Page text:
Matthew Williamson is leaving England’s shores for New York this season with one thought in mind: building his business. The designer, a graduate of Central St. Martin’s College of Art and Design, has shown his collection here for the past four years, and now he’s ready to move on.

“I want to increase my profile in the U.S.,” said Williamson during an interview at his studio north of London’s Soho neighborhood, where the window frames are painted electric pink and purple saris hang in place of curtains. “I’m not so new anymore here, I want to show to a wider audience, and I’d love to be picked up by a department store in the States.”

Williamson has eight accounts in the U.S., including Henri Bendel, Scoop and Wilkes Bashford.

The designer said he hopes to attract buyers and media who wouldn’t necessarily come to London’s fashion week. “I was having these thoughts even before Sept. 11, but the issue became even more relevant after what happened.”

Last season, London was perhaps the worst hit of all the European fashion capitals. Most U.S. buyers and much of the media failed to attend the shows, which were held about a week after the terrorist attacks in New York.

The move makes sense for Williamson. While his biggest market is still the U.K., sales in the U.S. now generate about one-third of turnover, which was approximately $2.4 million last year. According to Williamson’s business partner, Joseph Velosa, the company now has the infrastructure to quadruple the business without much further investment.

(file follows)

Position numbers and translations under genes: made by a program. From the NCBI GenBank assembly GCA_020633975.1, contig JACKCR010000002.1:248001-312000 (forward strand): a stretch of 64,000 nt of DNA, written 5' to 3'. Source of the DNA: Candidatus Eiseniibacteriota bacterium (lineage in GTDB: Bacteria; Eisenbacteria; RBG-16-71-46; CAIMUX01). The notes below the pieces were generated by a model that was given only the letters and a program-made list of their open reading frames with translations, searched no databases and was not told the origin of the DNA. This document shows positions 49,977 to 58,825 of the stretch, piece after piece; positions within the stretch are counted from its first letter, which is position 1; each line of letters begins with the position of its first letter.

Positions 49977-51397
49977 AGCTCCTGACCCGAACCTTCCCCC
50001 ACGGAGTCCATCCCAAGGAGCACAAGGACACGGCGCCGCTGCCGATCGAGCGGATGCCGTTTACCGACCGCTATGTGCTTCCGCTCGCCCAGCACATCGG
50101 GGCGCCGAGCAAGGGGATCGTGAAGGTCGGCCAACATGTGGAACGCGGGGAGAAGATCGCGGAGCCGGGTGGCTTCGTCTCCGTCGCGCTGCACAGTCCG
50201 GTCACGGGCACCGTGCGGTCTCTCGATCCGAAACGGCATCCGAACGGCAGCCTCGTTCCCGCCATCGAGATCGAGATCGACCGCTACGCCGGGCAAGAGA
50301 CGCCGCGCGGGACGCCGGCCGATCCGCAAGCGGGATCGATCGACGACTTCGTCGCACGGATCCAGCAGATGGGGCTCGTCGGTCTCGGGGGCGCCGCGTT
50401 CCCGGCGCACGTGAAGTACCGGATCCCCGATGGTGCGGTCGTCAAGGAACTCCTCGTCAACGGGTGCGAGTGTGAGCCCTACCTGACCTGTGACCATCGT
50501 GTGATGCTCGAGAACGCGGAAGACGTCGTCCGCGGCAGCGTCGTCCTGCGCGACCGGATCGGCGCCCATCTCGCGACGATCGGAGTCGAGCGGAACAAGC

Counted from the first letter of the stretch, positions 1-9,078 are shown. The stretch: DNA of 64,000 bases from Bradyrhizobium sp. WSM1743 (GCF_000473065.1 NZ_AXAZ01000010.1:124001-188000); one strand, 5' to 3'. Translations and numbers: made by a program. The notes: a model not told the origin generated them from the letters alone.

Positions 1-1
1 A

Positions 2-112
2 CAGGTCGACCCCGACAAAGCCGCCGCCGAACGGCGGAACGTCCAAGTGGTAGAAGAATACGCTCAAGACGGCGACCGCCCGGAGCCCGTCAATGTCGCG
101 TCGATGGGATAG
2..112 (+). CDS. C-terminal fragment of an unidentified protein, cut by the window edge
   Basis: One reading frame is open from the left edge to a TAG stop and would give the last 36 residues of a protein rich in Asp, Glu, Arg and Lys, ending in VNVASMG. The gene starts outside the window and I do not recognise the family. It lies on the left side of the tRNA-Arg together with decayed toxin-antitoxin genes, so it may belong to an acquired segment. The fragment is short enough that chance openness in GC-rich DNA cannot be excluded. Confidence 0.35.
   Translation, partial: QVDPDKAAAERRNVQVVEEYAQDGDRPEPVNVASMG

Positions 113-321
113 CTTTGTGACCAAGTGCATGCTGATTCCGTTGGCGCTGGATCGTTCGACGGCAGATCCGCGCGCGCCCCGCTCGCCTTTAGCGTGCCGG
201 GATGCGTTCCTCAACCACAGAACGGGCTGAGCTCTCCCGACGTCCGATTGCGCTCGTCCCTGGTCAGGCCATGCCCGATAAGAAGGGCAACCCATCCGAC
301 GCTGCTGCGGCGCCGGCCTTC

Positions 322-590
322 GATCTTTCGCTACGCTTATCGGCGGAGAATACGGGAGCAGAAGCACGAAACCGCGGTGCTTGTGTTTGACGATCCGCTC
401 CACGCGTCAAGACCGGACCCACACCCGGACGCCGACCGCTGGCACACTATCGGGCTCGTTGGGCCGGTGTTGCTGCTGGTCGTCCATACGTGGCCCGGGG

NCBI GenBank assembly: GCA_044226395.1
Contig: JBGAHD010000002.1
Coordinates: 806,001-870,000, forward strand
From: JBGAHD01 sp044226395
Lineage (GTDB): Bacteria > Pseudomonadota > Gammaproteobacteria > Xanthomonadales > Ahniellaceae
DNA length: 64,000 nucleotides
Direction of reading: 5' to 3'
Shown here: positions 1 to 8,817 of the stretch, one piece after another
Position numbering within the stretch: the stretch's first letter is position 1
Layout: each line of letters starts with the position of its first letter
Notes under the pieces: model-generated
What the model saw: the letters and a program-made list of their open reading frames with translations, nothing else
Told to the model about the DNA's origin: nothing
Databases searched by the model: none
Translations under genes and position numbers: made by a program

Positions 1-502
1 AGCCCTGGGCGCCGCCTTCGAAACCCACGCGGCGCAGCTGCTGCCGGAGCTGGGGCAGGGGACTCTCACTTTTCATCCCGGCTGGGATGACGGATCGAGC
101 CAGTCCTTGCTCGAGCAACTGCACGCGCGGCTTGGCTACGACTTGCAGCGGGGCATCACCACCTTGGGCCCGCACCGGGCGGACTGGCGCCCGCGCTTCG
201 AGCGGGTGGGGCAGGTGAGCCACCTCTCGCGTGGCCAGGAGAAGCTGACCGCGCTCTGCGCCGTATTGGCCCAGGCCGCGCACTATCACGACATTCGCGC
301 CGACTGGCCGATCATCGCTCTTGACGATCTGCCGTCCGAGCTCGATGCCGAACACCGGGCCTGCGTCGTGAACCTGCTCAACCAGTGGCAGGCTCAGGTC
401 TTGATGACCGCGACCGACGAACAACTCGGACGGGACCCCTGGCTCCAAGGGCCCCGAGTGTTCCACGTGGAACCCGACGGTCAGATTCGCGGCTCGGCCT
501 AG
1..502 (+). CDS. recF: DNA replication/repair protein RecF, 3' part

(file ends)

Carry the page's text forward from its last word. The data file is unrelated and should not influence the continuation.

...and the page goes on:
The collection this season is feminine, sexy and — true to Williamson form — colorful. “There are Indian influences, street inspirations and more casual pieces for day,” said Williamson, pulling out some samples from the racks in the studio. Looks include corduroy trenches and skirts, silk chiffon blouses hand-beaded in Bombay and hand-dyed to Williamson’s specifications.

Other sweaters and skirts are inspired by colorfully striped Guatemalan blankets. For those who can’t wear Williamson’s signature eye-searing pinks and turquoises, there is also a series of black crepe separates.

Williamson is also putting the finishing touches on four showpiece dresses that won’t go into production — although they just might appear on a red carpet. The inspiration behind the dresses is the changing patterns of a kaleidoscope: Williamson is hand-stitching and pleating fabric from old saris and decorating the dresses with pins, jewels and ribbons.

“I’m a bit of a magpie, really, and I’ve brought out all my trinkets,” said Williamson. “I think it’s a time when clothes have to be beautiful, feminine and sexy. It’s not the time to hold back, but to go even farther in the direction of intricate, ornate pieces.”

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